Coatesville, which has struggled for more than 40 years to recover from the decline of its lucrative steel industry, appears to be repeating a pattern of making progress and then backsliding.

In the wake of a major drug bust and investigations into police misconduct and missing funds, the struggling city of about 13,100 residents has initiated termination proceedings against Stacy Bjorhus, its finance director and a vocal advocate of reform.

Bjorhus's exit yesterday was criticized by two former officials, Karl Marking, who stepped down as City Council president in August, and Matt Baker, who resigned from the Redevelopment Authority in September. Both linked their own departures to frustration over resistance to improve the city's accountability - from other officials as well as some city employees.

"It seems to me that terminating the person who pulled back the veil on so many of the issues currently being investigated (though others seem quick to claim that credit) certainly seems punitive," Marking said of Bjorhus's exit. He predicted that a forensic audit of the city, initially facilitated in 2010 by District Attorney Joseph W. Carroll, would go nowhere. A volunteer auditor obtained by Carroll "was driven out by certain current members of Council when they didn't like his approach or where his investigation was leading," Marking said. Since then, the city hired another auditor at taxpayers' expense. "Personally, I believe that audit will be delayed until the current Council turns over in January - and then will never happen at all due to a lack of votes."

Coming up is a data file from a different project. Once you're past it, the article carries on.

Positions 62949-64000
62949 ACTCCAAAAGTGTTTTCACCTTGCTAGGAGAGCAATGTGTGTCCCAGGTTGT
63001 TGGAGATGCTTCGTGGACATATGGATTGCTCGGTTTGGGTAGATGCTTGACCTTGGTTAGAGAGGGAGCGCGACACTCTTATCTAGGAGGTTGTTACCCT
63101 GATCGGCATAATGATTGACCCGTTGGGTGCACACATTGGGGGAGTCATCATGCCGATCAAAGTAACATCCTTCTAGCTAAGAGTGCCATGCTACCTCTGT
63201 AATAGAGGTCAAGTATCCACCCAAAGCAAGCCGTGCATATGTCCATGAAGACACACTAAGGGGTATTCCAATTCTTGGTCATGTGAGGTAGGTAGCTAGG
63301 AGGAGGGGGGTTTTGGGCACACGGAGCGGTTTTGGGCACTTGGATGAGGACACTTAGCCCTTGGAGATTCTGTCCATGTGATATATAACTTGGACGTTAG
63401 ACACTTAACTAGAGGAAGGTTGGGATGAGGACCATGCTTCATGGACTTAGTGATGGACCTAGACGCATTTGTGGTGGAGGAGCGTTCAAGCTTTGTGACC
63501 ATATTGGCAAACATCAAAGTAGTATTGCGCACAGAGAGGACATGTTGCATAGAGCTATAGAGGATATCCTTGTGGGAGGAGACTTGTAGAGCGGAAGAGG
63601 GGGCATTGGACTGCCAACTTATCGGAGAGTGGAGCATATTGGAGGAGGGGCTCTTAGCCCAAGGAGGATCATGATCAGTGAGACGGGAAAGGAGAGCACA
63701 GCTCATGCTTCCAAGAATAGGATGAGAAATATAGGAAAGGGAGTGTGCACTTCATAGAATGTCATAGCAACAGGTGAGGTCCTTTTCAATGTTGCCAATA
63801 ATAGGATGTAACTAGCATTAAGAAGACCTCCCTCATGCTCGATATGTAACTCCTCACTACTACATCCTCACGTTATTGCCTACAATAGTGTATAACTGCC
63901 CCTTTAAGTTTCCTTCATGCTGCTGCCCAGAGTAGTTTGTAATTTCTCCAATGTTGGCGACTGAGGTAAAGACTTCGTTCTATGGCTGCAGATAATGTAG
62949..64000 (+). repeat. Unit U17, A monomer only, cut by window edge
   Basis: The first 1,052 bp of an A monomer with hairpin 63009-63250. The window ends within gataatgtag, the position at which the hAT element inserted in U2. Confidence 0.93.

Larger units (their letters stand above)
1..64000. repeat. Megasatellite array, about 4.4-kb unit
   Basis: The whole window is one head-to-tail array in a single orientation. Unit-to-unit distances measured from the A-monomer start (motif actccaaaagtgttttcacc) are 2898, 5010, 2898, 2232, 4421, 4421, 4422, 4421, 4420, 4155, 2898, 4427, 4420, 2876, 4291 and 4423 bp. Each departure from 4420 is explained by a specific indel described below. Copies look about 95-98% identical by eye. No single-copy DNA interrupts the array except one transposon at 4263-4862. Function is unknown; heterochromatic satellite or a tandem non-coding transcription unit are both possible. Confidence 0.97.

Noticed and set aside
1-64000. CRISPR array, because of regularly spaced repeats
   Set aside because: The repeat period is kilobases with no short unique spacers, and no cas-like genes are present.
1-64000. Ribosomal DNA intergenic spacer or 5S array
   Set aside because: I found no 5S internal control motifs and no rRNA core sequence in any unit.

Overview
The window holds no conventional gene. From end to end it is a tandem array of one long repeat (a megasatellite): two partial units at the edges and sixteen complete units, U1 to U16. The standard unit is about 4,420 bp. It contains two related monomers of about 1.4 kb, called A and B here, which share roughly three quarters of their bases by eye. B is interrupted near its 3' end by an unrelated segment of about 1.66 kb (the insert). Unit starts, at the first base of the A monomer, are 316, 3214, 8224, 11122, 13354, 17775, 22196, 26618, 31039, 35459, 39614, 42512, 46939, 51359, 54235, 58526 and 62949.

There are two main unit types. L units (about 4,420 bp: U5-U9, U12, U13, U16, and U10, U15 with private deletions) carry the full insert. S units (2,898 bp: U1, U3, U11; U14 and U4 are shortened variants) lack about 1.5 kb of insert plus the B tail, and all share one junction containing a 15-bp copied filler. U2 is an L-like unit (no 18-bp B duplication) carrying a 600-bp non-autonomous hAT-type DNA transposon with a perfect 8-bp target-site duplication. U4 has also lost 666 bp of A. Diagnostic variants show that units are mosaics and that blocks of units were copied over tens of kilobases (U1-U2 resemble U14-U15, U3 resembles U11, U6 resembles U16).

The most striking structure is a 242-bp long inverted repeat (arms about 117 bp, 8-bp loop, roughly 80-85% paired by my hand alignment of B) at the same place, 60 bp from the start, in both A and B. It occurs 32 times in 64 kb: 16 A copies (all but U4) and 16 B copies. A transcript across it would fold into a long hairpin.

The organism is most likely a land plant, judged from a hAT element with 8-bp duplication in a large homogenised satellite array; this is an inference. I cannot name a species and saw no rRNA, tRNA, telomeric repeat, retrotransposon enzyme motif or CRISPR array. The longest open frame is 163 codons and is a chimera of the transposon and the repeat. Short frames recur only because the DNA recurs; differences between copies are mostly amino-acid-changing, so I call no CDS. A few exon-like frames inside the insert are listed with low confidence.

Labeling the current Council members "seat-warmers," Baker said he was surprised that the city's financial disarray had not prompted the state to intervene. "I just find it amazing that someone isn't shaking their head and saying, 'OK, get out of the way; we're taking over.'"